When it comes to perspective, the size and shape ornaments you choose can make your tree either appear taller or wider. The long, dangling ornaments on the tree below make it look taller. And the white cyclamen at its base make the red color ‘pop.’

Christmas Tree Idea #4: Use long, dangling ornaments to make your tree appear taller.

By contrast, the mix of round balls and garlands on this tree make it appear wider.

Christmas Tree Idea #5: Use round balls and garlands to make your tree appear wider.


Who can resist the charm of a child’s tree decorated with hand-made ornaments? This set of Fraser firs was designed and crafted by local students. It features unusual tree toppers made out of slinkies, cardboard ‘presents’ and wooden stars as well as tiny vignettes made from lozenge boxes.

Christmas Tree Idea #6: Get your kids (or grandkids) in on the mix and let their imaginations run wild. 

Christmas Tree Idea #7: Use found objects to customize your tree.


A highlight of Longwood’s collection each year is the many trees decorated with flora and fauna, including ferns, begonias, roses and a truckload of poinsettias. The tree below is one of a pair. Each features scarlet poinsettias and matching flower ornaments.

It’s not as hard as it looks. The potted flowers are wedged into the tree branches and watered regularly.

Other trees in the Conservatory are actually wire forms inserted with plants and decorated with strands of ornaments. Below, a tree formed from air plants is a standout in one of the smaller greenhouses.

Christmas Tree Idea #8: Decorate your tree with pots of fresh flowers and coordinating ornaments.


Sometimes space doesn’t permit a large tree, or you’re simply looking to add more decoration to your home. Small trees offer a great opportunity to create on a grand scale without the labor associated with a massive composition. Here are some great themed Christmas tree ideas from the Gardens.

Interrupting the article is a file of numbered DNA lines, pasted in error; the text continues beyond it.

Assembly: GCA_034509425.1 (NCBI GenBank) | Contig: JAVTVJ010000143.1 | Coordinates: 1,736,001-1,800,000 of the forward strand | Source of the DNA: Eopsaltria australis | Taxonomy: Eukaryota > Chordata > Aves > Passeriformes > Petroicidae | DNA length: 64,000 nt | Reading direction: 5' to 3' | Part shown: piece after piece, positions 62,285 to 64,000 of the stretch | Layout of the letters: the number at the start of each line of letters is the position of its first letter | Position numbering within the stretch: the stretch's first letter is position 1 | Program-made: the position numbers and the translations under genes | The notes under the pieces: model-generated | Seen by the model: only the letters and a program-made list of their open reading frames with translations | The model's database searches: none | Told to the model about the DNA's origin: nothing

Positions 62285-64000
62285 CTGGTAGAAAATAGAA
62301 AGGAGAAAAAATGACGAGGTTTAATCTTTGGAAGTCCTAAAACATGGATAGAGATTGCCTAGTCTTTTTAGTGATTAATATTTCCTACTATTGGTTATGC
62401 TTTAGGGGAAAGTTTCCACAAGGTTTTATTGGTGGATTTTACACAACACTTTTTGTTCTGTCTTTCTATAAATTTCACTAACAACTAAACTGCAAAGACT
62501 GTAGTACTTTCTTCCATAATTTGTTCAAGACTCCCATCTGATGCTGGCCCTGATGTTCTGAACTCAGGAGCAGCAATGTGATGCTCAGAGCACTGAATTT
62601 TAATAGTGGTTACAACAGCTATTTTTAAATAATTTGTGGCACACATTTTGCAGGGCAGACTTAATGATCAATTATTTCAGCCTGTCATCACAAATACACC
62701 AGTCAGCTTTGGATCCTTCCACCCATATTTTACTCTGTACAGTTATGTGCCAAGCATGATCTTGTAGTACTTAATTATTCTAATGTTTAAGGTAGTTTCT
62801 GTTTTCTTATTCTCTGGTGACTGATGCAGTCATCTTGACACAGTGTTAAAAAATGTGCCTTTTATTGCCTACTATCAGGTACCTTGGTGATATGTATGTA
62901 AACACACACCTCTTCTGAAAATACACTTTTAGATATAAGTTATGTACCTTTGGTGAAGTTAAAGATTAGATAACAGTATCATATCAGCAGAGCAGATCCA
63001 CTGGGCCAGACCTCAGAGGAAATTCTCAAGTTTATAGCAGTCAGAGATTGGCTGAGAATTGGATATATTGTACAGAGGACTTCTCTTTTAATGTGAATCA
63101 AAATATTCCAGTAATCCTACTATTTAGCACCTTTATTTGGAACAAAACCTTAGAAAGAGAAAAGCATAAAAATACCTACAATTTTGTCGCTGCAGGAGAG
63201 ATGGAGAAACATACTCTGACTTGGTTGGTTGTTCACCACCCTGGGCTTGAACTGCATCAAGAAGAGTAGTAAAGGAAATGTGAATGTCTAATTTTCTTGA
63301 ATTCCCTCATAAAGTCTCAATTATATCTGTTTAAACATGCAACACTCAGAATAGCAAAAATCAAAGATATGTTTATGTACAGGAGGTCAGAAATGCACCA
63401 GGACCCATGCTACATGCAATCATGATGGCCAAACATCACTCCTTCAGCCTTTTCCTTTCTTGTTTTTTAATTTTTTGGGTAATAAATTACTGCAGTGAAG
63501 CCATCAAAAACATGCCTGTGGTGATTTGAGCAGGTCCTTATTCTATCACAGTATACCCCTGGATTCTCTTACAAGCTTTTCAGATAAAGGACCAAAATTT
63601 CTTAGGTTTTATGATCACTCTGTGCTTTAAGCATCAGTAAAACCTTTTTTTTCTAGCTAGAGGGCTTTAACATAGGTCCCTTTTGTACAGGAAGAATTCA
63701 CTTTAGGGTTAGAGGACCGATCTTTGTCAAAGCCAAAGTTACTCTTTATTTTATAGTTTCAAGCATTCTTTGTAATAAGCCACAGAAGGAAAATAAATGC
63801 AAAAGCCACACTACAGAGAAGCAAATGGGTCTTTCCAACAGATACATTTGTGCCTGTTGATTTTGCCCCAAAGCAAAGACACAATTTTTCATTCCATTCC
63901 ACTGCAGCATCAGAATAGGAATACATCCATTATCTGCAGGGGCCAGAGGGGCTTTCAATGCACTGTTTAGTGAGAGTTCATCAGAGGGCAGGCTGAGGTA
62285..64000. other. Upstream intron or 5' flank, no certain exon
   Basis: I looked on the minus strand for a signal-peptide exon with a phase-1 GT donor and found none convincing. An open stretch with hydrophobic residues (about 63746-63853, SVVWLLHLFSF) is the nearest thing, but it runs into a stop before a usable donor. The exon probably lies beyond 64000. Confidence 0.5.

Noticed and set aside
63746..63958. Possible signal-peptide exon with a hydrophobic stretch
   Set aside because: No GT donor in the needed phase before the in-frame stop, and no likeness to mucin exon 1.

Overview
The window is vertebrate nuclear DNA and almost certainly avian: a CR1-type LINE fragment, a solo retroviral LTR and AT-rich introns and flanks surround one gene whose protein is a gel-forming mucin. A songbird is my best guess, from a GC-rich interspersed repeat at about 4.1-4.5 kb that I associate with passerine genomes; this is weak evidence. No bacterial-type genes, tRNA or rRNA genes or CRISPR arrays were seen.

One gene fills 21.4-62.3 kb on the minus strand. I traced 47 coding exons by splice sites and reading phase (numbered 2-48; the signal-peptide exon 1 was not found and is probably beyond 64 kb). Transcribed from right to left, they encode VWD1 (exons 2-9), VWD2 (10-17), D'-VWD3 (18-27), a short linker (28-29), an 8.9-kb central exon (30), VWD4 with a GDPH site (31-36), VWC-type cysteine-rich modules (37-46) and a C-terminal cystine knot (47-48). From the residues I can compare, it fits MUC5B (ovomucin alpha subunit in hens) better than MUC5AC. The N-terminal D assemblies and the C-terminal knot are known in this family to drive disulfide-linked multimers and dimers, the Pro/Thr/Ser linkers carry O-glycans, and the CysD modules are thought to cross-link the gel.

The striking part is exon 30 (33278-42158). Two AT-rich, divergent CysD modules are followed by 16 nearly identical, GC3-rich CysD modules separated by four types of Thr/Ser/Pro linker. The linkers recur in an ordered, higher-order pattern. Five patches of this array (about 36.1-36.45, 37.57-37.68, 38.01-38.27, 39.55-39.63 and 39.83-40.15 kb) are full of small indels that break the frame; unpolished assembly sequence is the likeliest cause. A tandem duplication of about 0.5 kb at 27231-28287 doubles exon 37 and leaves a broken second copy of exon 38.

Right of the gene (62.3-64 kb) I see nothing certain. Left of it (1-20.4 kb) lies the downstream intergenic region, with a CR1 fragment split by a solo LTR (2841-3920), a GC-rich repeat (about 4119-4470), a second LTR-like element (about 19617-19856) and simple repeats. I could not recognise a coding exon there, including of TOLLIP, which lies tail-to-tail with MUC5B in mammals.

For the book lover, a tree made entirely from pages.

Natural ornaments and more paper make this small tree a stunner.

Christmas Tree Idea #9: Make a small, table-top tree out of styrofoam or wire forms and embellish it with plants, flowers, fruit and ornaments.


Following are a few unusual trees from this year’s exhibition. For example, the ‘tree’ below (located in the Mediterranean Garden) was constructed entirely of green, stained glass panels which were then suspended from the ceiling.

Located in the Music Room, the ‘tree’ below is made entirely of children’s books. At the end of the exhibition, they’ll be donated to local public schools.

Finally this tree, located in the Xeriscape Garden, is nothing if not an eye-catcher. Looking a bit like a Christmas tree that recently caught fire, it consists of dried, metallic-brushed tumbleweed. Despite the unusual coloration, its browns and silvery greens combine well with the other silver and grey tones in the garden.

Christmas Tree Idea #10: Try using unusual materials to build a tree. There’s no right answer.

For more information on this year’s collection and the amazing outdoor light display, go to Longwoodgardens.org/events to reserve an entry time and purchase tickets. Exhibition is on now through January 6, 2019.